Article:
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Learn CSS, Manipulating Colors


In the thrid part of this series still covering CSS Basics, Michael Youssef discusses manipulating colors in CSS. He also takes a brief look at the hexadecimal number system and how it's useful with color values. He also defines the meaning of a keyword and the Hexadecimal number system.

Author Info:
By: Michael Youssef
Rating: 4 stars4 stars4 stars4 stars4 stars / 22
May 30, 2005
TABLE OF CONTENTS:
  1. · Learn CSS, Manipulating Colors
  2. · Keywords
  3. · Using RGB Color Values
  4. · Haxadecimal Color Values
  5. · CSS Comments

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Learn CSS, Manipulating Colors - Using RGB Color Values
(Page 3 of 5 )

You might know that the light spectrum consists of waves of energy. At one side of the spectrum is the color red, and at the other side is blue. Between them, there's green. Actually, this Red, Green, Blue (RGB) concept is very scientific and comes from outside the scope of CSS. It's enough to say that combining these colors can produce millions of colors. Computer monitors use RGB combinations to produce the colors you see in the screen. For example, when you mix the blue and the green colors you get cyan.

Let's use RGB combinations to get some colors. To use the CSS RGB color system you have 2 options: a percentage or a value range from 0 to 255. Uusing this range we can have millions of colors due to the fact that we have color combinations of 256 multiplied by 256 multiplied by 256. Note that we need to mix the colors to get a specific color so we use the following syntax to get the color:

rgb(the red color value, the green color value, the blue color value)

Let's take an example, copy the following CSS code into a file and save it as colors.css and copy the HTML code too and save it as colorsTest.html

body
{
  font-family: Tahoma;
}
.TheRed
{
  color: rgb(255,0,0);
}
.TheGreen
{
  color: rgb(0,255,0);
}
.TheBlue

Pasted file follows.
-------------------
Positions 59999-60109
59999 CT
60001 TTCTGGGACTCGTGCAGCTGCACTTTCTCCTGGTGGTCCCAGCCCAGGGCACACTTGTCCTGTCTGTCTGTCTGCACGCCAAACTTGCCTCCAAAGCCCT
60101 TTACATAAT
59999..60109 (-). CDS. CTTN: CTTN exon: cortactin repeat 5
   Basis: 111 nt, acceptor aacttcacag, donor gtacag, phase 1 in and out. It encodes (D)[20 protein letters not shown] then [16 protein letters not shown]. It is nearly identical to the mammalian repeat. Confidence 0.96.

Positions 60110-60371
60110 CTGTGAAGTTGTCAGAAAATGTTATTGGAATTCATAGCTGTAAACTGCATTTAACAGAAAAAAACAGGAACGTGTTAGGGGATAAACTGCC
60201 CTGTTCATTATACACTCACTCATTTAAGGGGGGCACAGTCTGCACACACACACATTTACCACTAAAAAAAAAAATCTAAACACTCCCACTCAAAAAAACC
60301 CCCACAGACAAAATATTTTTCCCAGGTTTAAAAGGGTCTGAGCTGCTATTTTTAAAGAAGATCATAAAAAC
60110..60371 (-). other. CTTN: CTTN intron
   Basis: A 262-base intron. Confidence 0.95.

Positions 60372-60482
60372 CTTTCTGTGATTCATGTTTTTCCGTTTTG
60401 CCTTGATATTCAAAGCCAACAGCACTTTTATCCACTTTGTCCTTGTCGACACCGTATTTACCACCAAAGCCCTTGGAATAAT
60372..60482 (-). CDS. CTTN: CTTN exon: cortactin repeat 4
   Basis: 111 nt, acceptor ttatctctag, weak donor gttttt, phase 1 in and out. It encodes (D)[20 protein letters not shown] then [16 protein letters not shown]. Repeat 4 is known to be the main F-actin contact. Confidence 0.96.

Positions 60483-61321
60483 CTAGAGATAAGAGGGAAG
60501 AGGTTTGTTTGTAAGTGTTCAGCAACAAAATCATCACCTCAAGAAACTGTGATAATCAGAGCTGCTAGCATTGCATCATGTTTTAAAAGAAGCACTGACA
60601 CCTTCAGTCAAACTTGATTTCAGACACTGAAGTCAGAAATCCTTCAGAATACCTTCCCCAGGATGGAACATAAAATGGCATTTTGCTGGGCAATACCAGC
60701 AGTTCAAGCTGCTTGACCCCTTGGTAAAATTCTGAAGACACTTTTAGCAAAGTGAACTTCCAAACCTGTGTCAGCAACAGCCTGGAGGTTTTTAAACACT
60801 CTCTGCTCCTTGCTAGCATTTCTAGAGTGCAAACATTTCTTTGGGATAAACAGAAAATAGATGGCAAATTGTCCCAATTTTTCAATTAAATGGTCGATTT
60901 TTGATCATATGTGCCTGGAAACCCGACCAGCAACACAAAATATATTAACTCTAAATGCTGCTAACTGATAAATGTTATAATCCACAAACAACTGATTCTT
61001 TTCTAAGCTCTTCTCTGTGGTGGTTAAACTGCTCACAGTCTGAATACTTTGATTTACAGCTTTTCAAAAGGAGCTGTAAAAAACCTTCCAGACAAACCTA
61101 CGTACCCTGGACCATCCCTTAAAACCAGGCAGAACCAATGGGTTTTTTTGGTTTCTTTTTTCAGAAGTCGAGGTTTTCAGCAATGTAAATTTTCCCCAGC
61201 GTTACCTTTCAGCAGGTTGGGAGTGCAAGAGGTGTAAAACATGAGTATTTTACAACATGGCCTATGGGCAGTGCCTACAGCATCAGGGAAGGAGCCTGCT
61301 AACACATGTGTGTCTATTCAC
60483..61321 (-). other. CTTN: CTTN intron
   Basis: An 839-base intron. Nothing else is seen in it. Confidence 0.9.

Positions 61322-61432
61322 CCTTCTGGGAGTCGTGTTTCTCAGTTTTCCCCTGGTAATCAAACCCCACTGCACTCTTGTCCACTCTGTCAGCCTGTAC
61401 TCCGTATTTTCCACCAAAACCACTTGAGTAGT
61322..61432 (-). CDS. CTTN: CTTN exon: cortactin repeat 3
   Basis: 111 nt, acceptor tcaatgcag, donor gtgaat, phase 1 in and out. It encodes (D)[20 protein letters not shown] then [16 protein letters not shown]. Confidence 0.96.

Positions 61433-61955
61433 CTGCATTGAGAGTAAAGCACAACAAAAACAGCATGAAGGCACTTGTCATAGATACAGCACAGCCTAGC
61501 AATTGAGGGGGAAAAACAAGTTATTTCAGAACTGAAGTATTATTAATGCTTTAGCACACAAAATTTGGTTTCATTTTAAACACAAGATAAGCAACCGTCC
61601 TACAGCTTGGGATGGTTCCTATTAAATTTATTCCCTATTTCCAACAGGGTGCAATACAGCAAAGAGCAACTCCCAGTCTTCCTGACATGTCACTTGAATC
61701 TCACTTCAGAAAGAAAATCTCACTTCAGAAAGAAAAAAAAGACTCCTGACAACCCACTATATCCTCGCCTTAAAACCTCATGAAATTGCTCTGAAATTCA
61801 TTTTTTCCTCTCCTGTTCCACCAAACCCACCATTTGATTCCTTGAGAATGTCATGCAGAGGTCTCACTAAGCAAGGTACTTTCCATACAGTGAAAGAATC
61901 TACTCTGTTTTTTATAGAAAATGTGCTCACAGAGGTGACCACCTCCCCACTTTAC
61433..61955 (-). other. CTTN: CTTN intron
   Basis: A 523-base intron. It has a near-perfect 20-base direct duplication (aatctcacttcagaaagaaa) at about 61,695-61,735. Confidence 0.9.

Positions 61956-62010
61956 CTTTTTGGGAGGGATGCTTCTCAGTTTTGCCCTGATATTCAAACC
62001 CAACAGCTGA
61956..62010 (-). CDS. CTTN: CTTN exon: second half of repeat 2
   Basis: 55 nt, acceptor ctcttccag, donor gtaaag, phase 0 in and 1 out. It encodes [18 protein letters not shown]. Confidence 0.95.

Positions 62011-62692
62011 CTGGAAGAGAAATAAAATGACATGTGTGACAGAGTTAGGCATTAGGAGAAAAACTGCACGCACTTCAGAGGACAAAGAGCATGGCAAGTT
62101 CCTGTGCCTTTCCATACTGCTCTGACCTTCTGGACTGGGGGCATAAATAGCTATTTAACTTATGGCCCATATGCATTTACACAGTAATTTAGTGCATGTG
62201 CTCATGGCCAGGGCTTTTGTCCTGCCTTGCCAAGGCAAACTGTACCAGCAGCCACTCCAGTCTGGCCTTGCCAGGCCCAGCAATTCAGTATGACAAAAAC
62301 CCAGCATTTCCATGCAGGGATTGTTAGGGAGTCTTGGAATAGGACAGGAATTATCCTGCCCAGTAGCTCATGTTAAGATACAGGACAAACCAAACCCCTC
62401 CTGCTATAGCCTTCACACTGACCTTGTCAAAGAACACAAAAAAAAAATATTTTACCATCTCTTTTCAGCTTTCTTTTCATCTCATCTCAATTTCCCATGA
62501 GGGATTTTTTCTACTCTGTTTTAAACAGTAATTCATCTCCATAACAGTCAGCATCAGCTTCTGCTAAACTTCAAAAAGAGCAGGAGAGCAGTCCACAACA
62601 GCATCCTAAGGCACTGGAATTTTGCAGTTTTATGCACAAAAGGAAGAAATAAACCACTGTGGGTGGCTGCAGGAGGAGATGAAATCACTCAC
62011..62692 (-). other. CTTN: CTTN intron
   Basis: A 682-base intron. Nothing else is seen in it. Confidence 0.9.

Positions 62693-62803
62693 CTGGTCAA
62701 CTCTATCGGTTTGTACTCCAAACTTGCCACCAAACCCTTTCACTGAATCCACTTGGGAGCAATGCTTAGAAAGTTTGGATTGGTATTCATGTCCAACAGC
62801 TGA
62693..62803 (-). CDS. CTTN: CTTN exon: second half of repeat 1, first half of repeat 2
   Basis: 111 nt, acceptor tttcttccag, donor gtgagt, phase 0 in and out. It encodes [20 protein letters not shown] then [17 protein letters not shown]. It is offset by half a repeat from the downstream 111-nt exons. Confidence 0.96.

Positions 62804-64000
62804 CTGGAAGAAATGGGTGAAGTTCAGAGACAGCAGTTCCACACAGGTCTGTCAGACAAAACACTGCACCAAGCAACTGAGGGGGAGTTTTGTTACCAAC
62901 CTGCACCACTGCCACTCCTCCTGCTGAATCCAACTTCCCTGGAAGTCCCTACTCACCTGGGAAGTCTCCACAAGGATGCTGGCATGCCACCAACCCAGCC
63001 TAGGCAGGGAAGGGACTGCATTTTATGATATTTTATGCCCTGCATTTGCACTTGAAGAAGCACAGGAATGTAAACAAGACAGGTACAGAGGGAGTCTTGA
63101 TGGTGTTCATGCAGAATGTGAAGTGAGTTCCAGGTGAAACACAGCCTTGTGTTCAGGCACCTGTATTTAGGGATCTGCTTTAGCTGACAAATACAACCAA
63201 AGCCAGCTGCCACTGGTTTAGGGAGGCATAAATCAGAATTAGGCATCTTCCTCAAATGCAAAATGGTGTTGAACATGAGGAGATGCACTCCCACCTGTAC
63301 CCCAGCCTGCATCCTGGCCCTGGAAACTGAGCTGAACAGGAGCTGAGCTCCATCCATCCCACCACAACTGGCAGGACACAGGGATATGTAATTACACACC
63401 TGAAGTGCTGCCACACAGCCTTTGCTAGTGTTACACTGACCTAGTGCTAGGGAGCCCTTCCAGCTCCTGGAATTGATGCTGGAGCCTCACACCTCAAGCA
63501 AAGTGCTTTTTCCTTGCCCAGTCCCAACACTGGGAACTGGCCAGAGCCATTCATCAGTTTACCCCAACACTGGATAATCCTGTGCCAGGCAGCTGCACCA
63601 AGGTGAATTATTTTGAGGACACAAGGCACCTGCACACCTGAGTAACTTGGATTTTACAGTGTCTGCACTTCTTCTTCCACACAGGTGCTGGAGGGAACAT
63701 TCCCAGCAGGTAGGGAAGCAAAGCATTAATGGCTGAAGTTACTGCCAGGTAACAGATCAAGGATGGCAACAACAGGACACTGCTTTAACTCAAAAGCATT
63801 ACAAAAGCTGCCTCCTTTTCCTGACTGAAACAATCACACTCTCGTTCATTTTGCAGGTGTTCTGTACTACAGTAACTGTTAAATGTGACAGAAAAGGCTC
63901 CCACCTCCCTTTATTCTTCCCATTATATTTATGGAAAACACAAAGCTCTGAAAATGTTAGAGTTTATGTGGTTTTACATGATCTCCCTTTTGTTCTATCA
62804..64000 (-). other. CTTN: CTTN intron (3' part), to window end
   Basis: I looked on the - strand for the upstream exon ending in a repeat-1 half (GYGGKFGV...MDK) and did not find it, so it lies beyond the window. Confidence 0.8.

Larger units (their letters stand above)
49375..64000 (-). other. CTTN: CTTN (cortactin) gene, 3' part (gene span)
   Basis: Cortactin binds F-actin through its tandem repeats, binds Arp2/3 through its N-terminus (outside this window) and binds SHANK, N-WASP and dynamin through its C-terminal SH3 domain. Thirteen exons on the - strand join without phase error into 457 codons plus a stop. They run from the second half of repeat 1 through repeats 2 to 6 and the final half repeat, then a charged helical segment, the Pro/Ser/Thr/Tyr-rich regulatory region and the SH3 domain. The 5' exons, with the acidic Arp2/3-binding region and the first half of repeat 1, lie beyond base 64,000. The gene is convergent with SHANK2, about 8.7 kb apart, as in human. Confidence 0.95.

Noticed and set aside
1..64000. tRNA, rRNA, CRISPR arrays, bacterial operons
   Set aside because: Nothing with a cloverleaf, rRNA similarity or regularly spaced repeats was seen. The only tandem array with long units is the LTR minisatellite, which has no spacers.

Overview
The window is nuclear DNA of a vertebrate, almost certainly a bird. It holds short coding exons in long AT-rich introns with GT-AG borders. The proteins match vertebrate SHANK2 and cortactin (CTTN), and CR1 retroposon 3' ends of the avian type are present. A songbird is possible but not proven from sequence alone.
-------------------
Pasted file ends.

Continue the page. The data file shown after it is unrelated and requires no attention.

{
  color: rgb(0,0,255);
}
.TheYellow
{
  color: rgb(255,255,0);
}
.TheCyan
{
  color: rgb(0,255,255);
}
.TheMagenta
{
  color: rgb(255,0,255);
}
.TheBlack
{
  color: rgb(0,0,0);
}

 

And here's the HTML code:

<!DOCTYPE html PUBLIC "-//W3C//DTD HTML 4.01 Transitional//EN">
<html>
  <head>
    <link rel="stylesheet" href="Colors.css" type="text/css">
    <title>Colors with CSS</title>
  </head>
  <body> 
    <h4 class="TheRed">This is a red text</h4>
    <h4 class="TheGreen">This is a green text</h4>
    <h4 class="TheBlue">This is a blue text</h4>
    <h4 class="TheYellow">This is a yellow text</h4>
    <h4 class="TheCyan">This is a cyan text</h4>
    <h4 class="TheMagenta">This is a magenta text</h4>
    <h4 class="TheBlack">This is a black text</h4>
  </body>
</html>

 

You will get the following result.

The first thing that you have to notice is the new css syntax, which is using a dot before the selector. I will talk about selectors in great detail in the next 2 articles, but for now just understand that this syntax is related to the class attribute in HTML. The first class selector (.TheRed Selector) set the value rgb(255,0,0), meaning it has a lot of red but no green or blue. With the other colors generated through combinations of multiple colors, the rule is different because we have to mix the colors to produce them. To produce yellow, you need to mix red and green like this: rgb(255,255,0);, leaving a zero in the blue channel.

We can write the RGB values using percentage instead of integer numbers, but you must use a percentage in all the 3 channels. In other words, you can't write an RGB value like this rgb(255, 40%, 90%). The next CSS code produces the same colors as the above RGB integer numbers values

body
{
  font-family: Tahoma;
}
.TheRed
{
  color: rgb(100%,0%,0%);
}
.TheGreen
{
  color: rgb(0%,100%,0%);
}
.TheBlue
{
  color: rgb(0%,0%,100%);
}
.TheYellow
{
  color: rgb(100%,100%,0%);
}
.TheCyan
{
  color: rgb(0%,100%,100%);
}
.TheMagenta
{
  color: rgb(100%,0%,100%);
}
.TheBlack
{
  color: rgb(0%,0%,0%);
}


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